Children wait 50 weeks for Autism diagnoses due to demand spike
A spike in demand for Autism services in the Western Trust over the past number of years has resulted in children having to wait up to 50 weeks for diagnoses, new figures released by the local health authority have revealed.
Over the past number of years a ‘sustained increase’ in referrals to the Trust’s Autism services has meant that at the end of March of this year children were waiting up to 50 weeks for an assessment by an Autism consultant.
The target is 13 weeks.
But in a response to a Freedom of Information request the health authority confirmed that the longest wait was, in fact, 352 days.
The Trust has also revealed that it wasn’t meeting its target of having intervention programmes in place for children within 13 weeks of diagnoses.
As of March 31, 2017, the longest wait for an intervention was 156 days, the health authority confirmed.
“ASD Diagnostic Services for children up to 18 years is provided across the Western Trust in keeping with Regional Autistic Spectrum Disorder Network (RASDN) ‘Six Steps of Autism Care’ guidelines,” the Trust stated.
“The WHSCT ASD Service multi-disciplinary assessment team includes Clinical Psychology, Community Paediatrics, Speech and Language Therapy, Occupational Therapy, Social Work, Autism Practitioner and Specialist Health Visitors.
“Within the WHSCT ASD Service, due to a sustained increase in referrals over this past three years we are currently assessing at 50 weeks as at March 31, 2017,” it added.
Figures released by the Trust show that there has been considerable demand for Autism services in the north west over the past six years.
There have been 1127 children diagnosed on the Autism Spectrum in the WHSCT area since the launch of its Six Steps Pathway in 2011, while 513 children were diagnosed as not having ASD during the same period.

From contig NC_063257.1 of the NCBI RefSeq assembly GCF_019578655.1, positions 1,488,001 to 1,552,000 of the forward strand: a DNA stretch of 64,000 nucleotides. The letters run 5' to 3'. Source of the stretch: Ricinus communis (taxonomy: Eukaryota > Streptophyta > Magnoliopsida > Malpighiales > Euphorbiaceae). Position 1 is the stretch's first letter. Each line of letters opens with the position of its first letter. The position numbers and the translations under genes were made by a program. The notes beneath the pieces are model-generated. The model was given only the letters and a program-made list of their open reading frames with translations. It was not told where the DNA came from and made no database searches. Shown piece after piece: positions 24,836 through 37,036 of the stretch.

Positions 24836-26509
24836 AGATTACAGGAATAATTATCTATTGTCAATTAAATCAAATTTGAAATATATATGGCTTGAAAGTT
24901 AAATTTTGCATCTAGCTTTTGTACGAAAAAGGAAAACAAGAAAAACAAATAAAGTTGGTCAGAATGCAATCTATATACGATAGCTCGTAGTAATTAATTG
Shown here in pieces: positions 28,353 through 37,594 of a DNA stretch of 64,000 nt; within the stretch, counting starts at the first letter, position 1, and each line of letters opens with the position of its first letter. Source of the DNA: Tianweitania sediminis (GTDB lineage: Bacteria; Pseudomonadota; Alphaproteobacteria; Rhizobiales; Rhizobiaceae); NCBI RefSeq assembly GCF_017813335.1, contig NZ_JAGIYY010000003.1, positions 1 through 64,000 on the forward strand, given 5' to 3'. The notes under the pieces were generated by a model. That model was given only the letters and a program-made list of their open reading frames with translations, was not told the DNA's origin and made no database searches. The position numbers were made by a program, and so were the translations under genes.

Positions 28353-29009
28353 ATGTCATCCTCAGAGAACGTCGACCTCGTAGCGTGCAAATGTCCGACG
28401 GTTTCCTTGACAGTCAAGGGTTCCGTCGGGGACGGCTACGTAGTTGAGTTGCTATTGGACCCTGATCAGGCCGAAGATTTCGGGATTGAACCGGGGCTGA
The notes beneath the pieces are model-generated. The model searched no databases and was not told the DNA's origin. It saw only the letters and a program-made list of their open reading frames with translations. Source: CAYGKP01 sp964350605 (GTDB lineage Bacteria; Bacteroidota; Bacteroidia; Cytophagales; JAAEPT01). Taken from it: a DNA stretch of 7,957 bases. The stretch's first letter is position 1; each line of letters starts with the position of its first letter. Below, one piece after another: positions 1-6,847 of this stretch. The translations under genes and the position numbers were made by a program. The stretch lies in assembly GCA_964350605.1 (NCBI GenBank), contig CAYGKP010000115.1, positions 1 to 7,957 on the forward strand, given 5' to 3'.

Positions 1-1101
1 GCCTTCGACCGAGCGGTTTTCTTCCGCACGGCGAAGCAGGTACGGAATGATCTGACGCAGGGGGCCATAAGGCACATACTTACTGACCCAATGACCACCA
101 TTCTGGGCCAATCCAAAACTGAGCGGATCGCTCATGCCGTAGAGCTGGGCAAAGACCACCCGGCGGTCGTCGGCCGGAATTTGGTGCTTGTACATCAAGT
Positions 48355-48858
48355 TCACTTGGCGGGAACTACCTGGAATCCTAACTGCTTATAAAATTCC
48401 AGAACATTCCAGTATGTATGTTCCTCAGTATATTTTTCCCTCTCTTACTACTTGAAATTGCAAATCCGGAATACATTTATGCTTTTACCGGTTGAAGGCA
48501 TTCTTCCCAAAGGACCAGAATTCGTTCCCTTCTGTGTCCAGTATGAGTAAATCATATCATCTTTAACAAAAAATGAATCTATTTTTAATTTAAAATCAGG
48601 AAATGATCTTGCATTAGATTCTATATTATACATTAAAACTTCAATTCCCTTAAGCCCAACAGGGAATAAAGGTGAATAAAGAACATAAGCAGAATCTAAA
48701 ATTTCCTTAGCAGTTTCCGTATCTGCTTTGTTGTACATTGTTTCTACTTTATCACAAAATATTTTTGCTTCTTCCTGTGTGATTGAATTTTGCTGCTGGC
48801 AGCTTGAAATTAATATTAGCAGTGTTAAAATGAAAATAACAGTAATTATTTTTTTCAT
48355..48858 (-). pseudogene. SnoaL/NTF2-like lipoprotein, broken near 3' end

There have been 2509 children on the waiting list in total since the Six Steps Pathway was launched.
This included those placed on the waiting list for diagnostic assessment and those placed on the waiting list for post diagnostic support and intervention.
Under the separate Adult ASD Service in the Western Trust, which has been developed over the 2012 to 2017 period, 36 adults have been diagnosed with Autism, while 48 adults did not meet the criteria for an Autism diagnosis.
The average waiting time for a diagnosis for adults in the Western Trust, meanwhile, is currently a year and a half.
“With regard to diagnostic assessment services the average wait for a client to begin assessment is currently approximately 18 months,” the Trust stated.
Between June 2012 and March 2017 there were 313 referrals to the Western Trust Adult ASD service.
This included those placed on the waiting list for diagnostic assessment and those placed on the waiting list for post diagnostic support and intervention, the local health authoiry confirmed in response to an FOI query.